David A. Rosemont
Q: What motivated you to produce this movie?
A: I actually gave the story to my then 9-year-old son, and he read it. The next day he said, "Dad, you have do this one." That was enough for me.
Q: What did you learn about Honus when researching for the movie?
A: I called his granddaughter to introduce myself and tell her what we were doing. She couldn't have been more thrilled. She told me two things: First of all, she said that her grandfather was a gentleman; second, she pulled out a letter and read it to me. The letter said, "Dear Honus, I'm sorry I can't be with you on your 41st birthday. . ." So forth and so on, and he closes it by writing, ". . .in my estimation, no greater man ever played the game of baseball. signed Tyrus Cobb."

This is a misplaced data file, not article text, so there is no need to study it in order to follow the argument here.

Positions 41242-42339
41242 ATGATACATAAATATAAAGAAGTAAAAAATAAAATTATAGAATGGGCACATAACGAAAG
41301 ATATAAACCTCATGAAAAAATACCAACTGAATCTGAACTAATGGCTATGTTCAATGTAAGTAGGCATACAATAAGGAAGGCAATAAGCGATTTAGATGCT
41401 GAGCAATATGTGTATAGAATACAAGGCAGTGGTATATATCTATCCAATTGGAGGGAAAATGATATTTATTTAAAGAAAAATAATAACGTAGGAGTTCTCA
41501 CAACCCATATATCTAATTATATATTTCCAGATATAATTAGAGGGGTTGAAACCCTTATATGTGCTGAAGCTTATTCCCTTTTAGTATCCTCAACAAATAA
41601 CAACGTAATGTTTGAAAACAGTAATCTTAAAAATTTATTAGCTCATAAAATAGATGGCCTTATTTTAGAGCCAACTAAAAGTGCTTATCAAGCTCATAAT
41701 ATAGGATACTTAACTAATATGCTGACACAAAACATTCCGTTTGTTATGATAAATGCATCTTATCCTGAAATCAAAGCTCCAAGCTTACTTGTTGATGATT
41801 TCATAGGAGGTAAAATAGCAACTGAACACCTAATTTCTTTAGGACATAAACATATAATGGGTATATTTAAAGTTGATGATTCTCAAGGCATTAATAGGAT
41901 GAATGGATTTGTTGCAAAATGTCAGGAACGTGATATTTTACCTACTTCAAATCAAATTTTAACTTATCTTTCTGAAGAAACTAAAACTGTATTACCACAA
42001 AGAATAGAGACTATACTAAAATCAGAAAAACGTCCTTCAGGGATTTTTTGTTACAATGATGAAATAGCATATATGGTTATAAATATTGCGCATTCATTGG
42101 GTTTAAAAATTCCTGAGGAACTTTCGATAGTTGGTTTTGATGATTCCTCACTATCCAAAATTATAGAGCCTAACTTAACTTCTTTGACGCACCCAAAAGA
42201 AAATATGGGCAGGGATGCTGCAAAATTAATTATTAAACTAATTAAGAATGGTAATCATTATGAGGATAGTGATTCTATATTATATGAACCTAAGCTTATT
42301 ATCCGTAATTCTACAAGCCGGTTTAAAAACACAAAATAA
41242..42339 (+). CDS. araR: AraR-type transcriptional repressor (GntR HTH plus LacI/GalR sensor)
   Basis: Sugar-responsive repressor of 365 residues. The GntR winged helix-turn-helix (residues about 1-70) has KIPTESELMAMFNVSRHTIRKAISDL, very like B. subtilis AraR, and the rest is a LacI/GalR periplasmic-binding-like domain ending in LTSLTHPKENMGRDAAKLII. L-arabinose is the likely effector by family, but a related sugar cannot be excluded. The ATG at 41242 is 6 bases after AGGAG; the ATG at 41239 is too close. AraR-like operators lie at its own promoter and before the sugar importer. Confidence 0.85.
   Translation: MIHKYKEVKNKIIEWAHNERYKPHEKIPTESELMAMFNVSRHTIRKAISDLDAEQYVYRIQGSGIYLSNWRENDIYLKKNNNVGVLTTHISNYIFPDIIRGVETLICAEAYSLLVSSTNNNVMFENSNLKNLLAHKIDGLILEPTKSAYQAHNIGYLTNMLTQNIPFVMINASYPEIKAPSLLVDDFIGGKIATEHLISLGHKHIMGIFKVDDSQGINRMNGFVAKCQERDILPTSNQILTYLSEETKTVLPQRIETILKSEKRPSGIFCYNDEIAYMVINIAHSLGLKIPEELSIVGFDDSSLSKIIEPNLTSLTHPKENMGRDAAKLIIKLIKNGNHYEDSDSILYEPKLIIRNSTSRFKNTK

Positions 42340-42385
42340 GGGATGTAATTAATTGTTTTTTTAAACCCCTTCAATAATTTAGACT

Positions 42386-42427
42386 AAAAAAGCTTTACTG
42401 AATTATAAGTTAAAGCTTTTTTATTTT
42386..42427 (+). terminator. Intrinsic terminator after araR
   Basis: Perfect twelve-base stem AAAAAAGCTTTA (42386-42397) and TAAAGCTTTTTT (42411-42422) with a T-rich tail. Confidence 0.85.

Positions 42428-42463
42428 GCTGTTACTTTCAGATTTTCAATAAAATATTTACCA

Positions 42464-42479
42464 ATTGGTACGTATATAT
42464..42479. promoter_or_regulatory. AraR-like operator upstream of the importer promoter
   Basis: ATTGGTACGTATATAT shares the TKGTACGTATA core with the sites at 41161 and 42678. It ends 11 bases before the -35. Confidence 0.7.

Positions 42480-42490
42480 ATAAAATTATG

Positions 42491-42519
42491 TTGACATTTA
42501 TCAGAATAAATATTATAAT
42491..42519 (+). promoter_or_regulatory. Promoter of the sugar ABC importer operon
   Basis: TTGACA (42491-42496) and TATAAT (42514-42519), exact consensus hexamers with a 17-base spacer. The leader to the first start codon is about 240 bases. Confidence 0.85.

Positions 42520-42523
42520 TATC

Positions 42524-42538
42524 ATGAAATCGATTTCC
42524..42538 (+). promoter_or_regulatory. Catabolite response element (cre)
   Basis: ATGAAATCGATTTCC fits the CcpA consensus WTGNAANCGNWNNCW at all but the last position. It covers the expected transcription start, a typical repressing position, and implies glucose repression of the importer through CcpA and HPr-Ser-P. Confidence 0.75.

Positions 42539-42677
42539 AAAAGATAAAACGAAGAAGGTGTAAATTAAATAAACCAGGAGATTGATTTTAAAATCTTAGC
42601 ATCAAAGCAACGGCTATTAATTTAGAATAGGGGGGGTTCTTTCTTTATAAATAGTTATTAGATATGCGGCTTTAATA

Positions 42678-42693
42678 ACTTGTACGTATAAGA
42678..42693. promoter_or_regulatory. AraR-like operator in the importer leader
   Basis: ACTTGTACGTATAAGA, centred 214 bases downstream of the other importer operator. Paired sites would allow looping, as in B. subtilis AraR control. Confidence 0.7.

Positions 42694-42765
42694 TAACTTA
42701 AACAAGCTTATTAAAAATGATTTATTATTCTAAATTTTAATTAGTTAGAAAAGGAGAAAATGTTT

Q: What challenges did you face?
A: In my movies, I like to transport the audience. To create a believable time and a place, you really have to pay attention to detail. Doing a period film in a place like this, you have to pay attention to the small things, which believe it or not, take on a bigger story -- wardrobe, period cars, signs, things like that.
Q: What is the one message you hope the audience will walk away with?
A: I think the one message is that if you want to do something, if you want it bad enough, believe in yourself, believe you can do it. I think that's what all those guys did in 1909. They believed in themselves.
Q: What was it like working with Matthew Modine?
A: Matthew has taken this role very seriously you know. He went to training camp. He worked out with the Ironbirds. He went and spent some time with Cal Ripken, and he made sure that it was important for him to understand the mental game of baseball and make sure he had the fundamentals down. And he came here, and he was unbelievable. And the great thing about Matthew, too, is he's a real gentleman. He's a guy's guy, and he worked well right into the team.